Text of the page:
Um comediante em viagem

"My first trip to the Edinburgh Fringe was eye-opening.

It was in 1991. I only went for the week but I went again a few years later when I had an act and I did two shows. The thing I love about Edinburgh is that it's got everything that every major city has got within a square mile. There are dozens of gigs, half a dozen cinemas, libraries, really good art galleries. It's quite extraordinary. The history of the place itself just leaves you completely gobsmacked, and then there's just the beauty of it, come rain or shine that place is beautiful.
The best way to do the festival is to take it slowly.

Go up for two or three days and just walk around, don't plan to see anything, just take it all in. Then you slowly do more, so next year go for four days but try to book in a couple of things you know want to see. Don't go and think "this is going to be the greatest experience of my life", go and expect nothing and just walk around and take it all in. The wonderful thing is that in the past few years people have suddenly remembered what a festival is about and there are a lot more free events. There's an awful lot of very good, very expensive stuff you can see too, but you can also see excellent free stuff.

I didn't go abroad until I was 14.

It was when I was in boarding school and I went to Hamburg during the holidays. I had a friend whose old man worked there, I think he might have once been with the military, and I went to stay with them for a week. It was a completely weird experience for me. I just remember how hard it felt being abroad and no one speaking any English. I can remember that being quite an extraordinary sensation.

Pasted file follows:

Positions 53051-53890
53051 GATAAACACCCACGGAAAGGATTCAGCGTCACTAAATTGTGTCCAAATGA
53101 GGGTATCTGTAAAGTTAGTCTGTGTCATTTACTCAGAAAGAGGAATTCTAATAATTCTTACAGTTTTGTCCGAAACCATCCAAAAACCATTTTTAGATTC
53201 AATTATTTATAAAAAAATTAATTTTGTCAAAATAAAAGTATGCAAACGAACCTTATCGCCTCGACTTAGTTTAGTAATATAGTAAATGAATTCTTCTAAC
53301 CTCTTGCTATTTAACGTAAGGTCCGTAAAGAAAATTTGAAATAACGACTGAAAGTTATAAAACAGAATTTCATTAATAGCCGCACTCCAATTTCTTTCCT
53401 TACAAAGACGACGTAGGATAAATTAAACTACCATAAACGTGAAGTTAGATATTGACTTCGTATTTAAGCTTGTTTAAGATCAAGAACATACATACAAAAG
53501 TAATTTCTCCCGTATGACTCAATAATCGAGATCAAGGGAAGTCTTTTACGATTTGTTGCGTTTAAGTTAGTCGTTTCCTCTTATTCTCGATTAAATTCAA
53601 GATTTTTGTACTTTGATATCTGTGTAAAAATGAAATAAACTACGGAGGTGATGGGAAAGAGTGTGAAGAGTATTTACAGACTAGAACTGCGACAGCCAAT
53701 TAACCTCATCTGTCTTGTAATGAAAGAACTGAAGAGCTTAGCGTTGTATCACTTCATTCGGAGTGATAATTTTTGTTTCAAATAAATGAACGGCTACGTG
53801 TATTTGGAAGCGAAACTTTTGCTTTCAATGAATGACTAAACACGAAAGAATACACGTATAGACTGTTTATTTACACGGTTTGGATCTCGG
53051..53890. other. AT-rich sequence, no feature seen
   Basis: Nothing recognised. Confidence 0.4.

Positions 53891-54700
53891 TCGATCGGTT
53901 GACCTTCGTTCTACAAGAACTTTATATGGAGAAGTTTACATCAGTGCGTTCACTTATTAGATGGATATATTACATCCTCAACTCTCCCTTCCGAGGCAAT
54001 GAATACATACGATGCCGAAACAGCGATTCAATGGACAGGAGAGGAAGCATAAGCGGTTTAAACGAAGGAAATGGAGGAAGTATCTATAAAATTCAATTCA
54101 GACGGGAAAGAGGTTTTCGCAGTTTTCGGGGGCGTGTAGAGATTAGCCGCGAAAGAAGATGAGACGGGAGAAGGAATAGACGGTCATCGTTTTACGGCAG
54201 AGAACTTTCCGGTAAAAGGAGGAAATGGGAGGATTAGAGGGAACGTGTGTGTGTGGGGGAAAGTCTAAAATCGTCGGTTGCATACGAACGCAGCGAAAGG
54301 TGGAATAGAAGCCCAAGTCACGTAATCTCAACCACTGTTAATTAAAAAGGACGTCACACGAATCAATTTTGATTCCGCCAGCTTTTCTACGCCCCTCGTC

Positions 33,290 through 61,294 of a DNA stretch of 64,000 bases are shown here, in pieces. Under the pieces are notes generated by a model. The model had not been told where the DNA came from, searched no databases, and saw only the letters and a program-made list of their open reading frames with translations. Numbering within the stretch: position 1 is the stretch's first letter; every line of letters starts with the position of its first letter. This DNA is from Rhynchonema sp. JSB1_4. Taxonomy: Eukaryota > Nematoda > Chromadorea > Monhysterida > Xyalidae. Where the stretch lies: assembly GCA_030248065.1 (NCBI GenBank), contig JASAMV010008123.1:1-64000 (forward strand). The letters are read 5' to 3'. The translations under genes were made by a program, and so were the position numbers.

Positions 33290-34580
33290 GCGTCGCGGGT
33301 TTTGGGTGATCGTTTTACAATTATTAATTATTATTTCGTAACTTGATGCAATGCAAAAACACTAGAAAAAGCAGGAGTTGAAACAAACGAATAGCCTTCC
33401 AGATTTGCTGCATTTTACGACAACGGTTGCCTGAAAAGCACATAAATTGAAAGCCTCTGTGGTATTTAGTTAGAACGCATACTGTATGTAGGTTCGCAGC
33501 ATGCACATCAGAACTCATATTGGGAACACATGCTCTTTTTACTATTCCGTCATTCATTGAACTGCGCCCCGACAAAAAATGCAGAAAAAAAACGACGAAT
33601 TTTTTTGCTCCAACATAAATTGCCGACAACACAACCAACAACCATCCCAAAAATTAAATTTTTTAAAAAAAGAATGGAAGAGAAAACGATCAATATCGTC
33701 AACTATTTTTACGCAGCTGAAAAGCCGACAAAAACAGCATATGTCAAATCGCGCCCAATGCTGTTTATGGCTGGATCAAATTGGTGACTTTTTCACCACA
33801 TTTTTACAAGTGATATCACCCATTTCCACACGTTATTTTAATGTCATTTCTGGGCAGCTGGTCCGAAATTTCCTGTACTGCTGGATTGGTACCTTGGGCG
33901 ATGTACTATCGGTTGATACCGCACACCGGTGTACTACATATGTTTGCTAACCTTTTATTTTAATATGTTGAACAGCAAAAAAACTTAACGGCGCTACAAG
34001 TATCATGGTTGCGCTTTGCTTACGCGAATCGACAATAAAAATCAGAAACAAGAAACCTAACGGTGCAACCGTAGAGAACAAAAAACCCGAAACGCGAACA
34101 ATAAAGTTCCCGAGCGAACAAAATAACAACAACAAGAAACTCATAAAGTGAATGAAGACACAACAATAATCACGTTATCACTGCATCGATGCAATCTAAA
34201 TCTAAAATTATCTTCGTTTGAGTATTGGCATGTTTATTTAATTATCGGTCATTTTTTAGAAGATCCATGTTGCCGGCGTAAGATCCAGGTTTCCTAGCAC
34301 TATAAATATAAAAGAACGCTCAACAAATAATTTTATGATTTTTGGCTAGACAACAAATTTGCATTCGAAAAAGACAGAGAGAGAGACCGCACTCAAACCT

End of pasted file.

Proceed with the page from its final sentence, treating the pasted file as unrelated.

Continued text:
Jupitus loves performing in Edinburgh Jupitus loves performing in Edinburgh (Sweeney Warwick) When your family grows up the need for holidays diminishes.

The kids are past university age now so they travel a lot themselves. We used to go on some great family holidays. My favourite one was when we went to Italy and we basically did Interrailing but with money. We went around Italy with pre-booked trains, proper first class tickets, going from city to city. We were away for nearly a month, it was fantastic. One of my favourite parts of the whole trip was when we spent a night on Stromboli, the volcanic island. When you Interrail as a student it's very different. Kids now don't seem to do that sort of trip. You used to get a train pass for Europe that lasted a year and you could travel everywhere for nothing. I think seeing a country by rail helps you get a sense of it.

Travel's got cheaper, so you can go further afield.

Thailand, Australia ... now South America seems to be the place everybody wants to go to. I hear a lot of young people talking about Machu Picchu and that sort of thing. As you get older you get better at doing holidays because you know what you don't want to do.

The best cure for jet lag is to go to bed steaming drunk.

The day you travel is a write-off, particularly to the States. There's this routine I used to use when I went to New York which is that I used to get as drunk as possible, go to the pictures and then pass out in front of the film. You wake up with a hangover at 5am because your body clock is still on British time, so you take painkillers and some water and go back to bed. Then you wake up fairly normally about four or five hours later, but it's still only the morning, so you can go to breakfast and start your day. So basically smash yourself to pieces and hangover yourself into American time.

I'd like to travel with George Clooney.

You'd get in anywhere. People know him all over the world; they'd bend over backwards for him. I understand that he's quite witty too so he'd be a laugh.

Phill Jupitus is appearing at the Edinburgh Festival Fringe until 31 August ("

Fonte: The Indepedent